Tips to Make Cities More Energy Efficient

Developing more energy efficient cities remains a top priority in the US, as well as around the world. There are many ways cities can promote greener and more energy efficient practices, such as developing energy-efficient targets, tracking and reporting progress, and offering grants, rebates and other financial incentives. In addition, they can host competitions with awards, offer technical training on how to implement the latest green building techniques free of charge, and partner with local utilities to create wiser energy efficiency goals.

3 Simple Ways to Make Your City More Energy Efficient

#1. Green Roofs

According to a report published in the journal Interface, 44% of energy used by buildings is dedicated to heating and cooling. Not to mention, heating and cooling contributes to 20% of the nation’s carbon dioxide emissions.

Green roofs help combat this issue and reduce the necessary energy to comfortably heat and cool a building.

“Green roof temperatures can be 30–40°F lower than those of conventional roofs and can reduce city-wide ambient temperatures by up to 5°F.1,2 In addition, green roofs can reduce building energy use by 0.7% compared to conventional roofs,” according to epa.gov.

So, what is a green roof exactly? A green roof, also known as a rooftop garden, is a layer of vegetation grown on the top of a building. Green roofs add shade, extract heat from the air, and reduce temperatures locally, as well as in the surrounding air.

Green roofs have been shown to reduce the heat island effect, which largely impacts crowded urban cities. Cities are taking note, with the number of green roofs going through the roof. From 2015 to 2016, the green roof industry grew by 10%, with more growth since then.

2 Types of Green Roofs

There are two main types of green roofs, extensive green roofs and intensive green roofs.

  • Extensive green roofs are simpler by design and include hardy plants that can handle intense direct sunlight, along with a growing medium depth of 2-4 inches. Since this is a lightweight option, there are less rigorous structural support requirements. In addition, this type of green roof is low maintenance.
  • Intensive green roofs are more in-depth by design. An example would be a full park with trees. Although they are on top of a roof, they resemble an entire park or garden. As a result, they weigh more and must be placed on rooftops that can support a substantial amount of weight. This type of green roof does cost more money to install and is more work to maintain. Although, it is a true attraction that can offer even more benefits than an extensive green roof.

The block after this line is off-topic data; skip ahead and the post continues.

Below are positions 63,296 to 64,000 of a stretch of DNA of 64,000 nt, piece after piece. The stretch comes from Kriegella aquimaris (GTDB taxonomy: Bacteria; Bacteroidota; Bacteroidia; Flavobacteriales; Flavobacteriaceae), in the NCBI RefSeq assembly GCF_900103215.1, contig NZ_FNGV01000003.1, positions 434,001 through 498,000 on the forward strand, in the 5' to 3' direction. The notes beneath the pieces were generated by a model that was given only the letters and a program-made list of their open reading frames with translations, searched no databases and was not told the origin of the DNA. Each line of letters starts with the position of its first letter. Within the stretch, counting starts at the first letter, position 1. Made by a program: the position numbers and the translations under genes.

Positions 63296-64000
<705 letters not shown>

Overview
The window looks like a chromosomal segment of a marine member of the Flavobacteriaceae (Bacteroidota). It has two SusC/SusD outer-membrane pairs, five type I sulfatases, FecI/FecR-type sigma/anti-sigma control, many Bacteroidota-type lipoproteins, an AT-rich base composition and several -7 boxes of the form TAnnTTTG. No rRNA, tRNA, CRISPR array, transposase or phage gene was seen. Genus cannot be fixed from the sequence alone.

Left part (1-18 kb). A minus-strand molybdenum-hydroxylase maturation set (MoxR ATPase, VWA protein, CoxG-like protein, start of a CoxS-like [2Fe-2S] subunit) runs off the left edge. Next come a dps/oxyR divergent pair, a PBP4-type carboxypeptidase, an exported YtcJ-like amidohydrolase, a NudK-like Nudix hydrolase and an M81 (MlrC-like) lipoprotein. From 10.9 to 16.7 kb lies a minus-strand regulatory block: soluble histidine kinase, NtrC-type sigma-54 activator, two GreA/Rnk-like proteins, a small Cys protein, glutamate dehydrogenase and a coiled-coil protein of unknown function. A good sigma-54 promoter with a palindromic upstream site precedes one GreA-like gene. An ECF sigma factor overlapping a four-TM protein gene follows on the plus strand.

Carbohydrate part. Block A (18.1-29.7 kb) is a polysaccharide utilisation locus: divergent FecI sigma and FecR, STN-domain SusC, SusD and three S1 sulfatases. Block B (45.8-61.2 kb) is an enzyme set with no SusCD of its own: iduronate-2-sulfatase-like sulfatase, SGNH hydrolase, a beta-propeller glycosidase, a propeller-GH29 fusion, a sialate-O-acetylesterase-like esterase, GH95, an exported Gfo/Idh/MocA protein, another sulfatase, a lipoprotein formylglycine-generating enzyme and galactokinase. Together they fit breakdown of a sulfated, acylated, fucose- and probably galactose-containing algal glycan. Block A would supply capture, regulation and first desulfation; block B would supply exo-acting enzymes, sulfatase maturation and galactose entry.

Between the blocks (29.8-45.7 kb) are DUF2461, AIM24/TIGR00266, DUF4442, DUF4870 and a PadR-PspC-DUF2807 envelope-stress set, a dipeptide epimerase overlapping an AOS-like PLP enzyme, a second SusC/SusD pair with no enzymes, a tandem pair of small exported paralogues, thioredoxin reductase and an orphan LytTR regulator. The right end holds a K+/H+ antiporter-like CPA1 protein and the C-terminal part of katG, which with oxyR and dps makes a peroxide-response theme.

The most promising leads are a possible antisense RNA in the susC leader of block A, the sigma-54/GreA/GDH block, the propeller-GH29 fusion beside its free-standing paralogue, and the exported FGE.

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#2. Add Greenery to the Streets

Roof tops aren’t the only spaces that benefit from greenery. Adding trees and plants along roadways and on sidewalks is greatly beneficial as well. Trees and plants filter out many toxins produced in urban environments. Plus, adding greenery has been shown to improve wellbeing to the people who live and work in an area.

#3. Add More Bike Lanes & Pedestrian Plazas

Urban cities around the globe are adding more bike lanes to promote biking over driving. Biking is much better for the environment. The only problem is that many traditional bike lanes do not feel safe to cyclists – and for good reason. Thousands of bikers are injured each year in auto accidents, and as many as 25 lose their lives. Not only do we need more bike lanes, but they must be safe and well-designed with solid barriers, well-marked roads, and so forth.

Removing cut through streets in exchange for pedestrian plazas is another way to limit vehicle traffic while promoting more people to walk or bike around a city. As fewer vehicles move throughout a city in a given day, less pollution is created and a greener city results.

The Future is Green

From building more bike lanes, to rewarding businesses that reduce electricity usage by adding a green roof, there are many ways to make your city greener as we move into the future.

Cities around the world are instituting policies that reshape the ways we build, as well as think. For instance, London’s Business Energy Challenge is a voluntary program that helps the private sector reduce the number of fossil fuels they rely on. Businesses who do a noteworthy job at reducing emissions are recognized with mayoral recognition and awards.

City policymakers as well as local small business owners, everyone can do their part to make this world a better and cleaner place for future generations.